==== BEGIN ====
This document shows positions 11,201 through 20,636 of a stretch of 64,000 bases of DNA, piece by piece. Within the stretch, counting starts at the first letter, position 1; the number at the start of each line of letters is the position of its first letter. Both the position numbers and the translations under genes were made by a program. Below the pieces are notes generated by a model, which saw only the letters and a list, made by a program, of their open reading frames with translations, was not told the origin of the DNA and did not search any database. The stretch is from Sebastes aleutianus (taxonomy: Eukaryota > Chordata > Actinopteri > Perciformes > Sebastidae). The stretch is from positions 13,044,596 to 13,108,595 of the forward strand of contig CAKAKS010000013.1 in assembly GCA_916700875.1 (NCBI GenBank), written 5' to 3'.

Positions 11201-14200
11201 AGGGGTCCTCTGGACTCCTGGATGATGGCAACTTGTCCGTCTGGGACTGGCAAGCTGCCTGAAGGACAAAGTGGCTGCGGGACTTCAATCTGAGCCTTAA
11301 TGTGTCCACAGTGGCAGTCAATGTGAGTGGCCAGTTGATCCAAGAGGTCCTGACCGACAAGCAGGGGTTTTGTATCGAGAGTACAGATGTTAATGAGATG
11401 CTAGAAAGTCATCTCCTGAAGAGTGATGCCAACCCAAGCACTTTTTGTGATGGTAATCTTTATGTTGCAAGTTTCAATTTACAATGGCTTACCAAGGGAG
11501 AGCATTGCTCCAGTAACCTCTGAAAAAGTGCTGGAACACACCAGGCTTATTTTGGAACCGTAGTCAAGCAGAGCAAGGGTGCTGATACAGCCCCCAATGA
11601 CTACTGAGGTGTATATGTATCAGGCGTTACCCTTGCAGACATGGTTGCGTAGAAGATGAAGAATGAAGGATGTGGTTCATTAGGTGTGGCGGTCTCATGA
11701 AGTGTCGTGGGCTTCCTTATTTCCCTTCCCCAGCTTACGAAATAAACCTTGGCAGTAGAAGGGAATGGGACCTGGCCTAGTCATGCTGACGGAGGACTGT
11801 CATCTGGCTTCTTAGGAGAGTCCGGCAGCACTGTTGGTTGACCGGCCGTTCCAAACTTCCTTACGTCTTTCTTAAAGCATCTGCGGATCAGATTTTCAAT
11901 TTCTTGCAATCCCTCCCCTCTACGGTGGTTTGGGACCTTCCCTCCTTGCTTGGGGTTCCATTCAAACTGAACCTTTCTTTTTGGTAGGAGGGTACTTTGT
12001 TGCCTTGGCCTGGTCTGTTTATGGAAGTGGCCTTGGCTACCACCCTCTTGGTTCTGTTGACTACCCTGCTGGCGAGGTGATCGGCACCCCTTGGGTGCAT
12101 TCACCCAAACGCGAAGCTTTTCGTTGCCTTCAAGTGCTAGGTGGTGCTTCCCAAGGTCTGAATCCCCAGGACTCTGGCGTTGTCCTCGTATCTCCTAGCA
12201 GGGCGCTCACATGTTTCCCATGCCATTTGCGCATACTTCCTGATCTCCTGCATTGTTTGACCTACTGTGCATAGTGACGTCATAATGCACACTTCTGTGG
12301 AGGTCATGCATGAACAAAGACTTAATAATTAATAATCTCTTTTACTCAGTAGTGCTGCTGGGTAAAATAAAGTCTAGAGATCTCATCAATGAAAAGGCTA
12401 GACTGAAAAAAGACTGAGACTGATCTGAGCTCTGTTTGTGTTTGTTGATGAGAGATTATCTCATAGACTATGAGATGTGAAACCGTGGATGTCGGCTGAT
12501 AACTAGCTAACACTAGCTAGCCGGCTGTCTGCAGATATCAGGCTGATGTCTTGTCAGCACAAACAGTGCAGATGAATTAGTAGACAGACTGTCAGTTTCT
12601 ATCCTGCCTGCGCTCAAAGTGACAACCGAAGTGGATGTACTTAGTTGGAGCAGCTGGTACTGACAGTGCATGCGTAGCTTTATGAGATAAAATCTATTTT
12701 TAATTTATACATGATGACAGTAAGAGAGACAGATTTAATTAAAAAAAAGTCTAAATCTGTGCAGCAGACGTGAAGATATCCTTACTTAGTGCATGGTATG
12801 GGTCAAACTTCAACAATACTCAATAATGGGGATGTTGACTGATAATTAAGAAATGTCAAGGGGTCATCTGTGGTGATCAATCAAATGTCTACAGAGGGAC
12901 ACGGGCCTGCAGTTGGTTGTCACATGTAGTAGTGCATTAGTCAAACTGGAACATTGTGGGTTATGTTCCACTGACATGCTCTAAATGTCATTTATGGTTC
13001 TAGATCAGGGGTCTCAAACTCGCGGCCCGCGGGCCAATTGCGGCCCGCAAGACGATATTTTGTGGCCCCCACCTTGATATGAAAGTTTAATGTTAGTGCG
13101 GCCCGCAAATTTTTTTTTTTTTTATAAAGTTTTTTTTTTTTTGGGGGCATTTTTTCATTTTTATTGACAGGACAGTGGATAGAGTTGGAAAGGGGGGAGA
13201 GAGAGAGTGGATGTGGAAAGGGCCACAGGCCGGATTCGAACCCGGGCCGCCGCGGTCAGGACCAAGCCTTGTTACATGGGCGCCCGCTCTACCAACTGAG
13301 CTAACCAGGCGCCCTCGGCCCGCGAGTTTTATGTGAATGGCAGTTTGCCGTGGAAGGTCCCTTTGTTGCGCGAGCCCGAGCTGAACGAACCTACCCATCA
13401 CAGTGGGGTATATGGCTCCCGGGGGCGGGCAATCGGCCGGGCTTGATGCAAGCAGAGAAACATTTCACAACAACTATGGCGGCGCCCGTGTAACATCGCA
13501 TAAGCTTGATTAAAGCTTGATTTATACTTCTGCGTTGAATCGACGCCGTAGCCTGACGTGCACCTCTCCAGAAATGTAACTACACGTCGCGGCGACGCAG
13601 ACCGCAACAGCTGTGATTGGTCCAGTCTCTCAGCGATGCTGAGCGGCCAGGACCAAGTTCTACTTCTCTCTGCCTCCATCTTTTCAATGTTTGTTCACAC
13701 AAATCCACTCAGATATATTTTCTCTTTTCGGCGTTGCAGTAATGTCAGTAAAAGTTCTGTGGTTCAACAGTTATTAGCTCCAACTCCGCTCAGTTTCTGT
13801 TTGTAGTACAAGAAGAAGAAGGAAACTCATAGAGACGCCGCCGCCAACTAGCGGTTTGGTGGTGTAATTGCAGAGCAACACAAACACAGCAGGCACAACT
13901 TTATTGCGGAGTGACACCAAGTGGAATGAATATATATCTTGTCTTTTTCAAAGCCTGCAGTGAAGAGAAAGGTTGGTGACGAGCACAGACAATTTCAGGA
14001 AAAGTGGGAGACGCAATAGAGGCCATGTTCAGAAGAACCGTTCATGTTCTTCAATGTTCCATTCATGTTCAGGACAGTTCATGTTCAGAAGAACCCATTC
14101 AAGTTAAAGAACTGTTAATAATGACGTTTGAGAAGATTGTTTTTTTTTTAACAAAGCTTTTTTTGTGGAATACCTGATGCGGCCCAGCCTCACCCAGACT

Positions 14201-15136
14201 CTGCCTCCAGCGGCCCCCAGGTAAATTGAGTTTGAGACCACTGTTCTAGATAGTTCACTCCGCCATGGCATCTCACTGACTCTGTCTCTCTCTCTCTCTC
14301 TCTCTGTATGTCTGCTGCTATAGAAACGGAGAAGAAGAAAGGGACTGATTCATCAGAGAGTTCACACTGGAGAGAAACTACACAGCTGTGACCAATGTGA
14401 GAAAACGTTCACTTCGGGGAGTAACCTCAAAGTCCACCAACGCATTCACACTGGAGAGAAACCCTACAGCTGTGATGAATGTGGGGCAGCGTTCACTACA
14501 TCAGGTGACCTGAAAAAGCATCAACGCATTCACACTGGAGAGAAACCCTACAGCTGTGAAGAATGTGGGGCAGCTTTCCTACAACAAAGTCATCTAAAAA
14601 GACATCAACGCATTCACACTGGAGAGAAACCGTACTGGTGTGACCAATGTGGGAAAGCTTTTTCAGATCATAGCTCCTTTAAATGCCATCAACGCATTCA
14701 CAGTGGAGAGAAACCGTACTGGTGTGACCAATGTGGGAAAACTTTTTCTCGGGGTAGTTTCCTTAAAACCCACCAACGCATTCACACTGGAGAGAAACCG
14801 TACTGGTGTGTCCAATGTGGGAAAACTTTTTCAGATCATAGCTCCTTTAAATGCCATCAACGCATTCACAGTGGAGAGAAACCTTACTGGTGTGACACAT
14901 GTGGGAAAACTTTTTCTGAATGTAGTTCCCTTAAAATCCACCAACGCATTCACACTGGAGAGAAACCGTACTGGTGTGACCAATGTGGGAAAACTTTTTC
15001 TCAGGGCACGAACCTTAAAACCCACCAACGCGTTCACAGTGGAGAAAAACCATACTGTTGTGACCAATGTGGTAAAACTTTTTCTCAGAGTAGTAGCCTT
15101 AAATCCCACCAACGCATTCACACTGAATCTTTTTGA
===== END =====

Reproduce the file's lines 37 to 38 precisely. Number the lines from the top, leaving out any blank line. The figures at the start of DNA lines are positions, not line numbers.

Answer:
14501 TCAGGTGACCTGAAAAAGCATCAACGCATTCACACTGGAGAGAAACCCTACAGCTGTGAAGAATGTGGGGCAGCTTTCCTACAACAAAGTCATCTAAAAA
14601 GACATCAACGCATTCACACTGGAGAGAAACCGTACTGGTGTGACCAATGTGGGAAAGCTTTTTCAGATCATAGCTCCTTTAAATGCCATCAACGCATTCA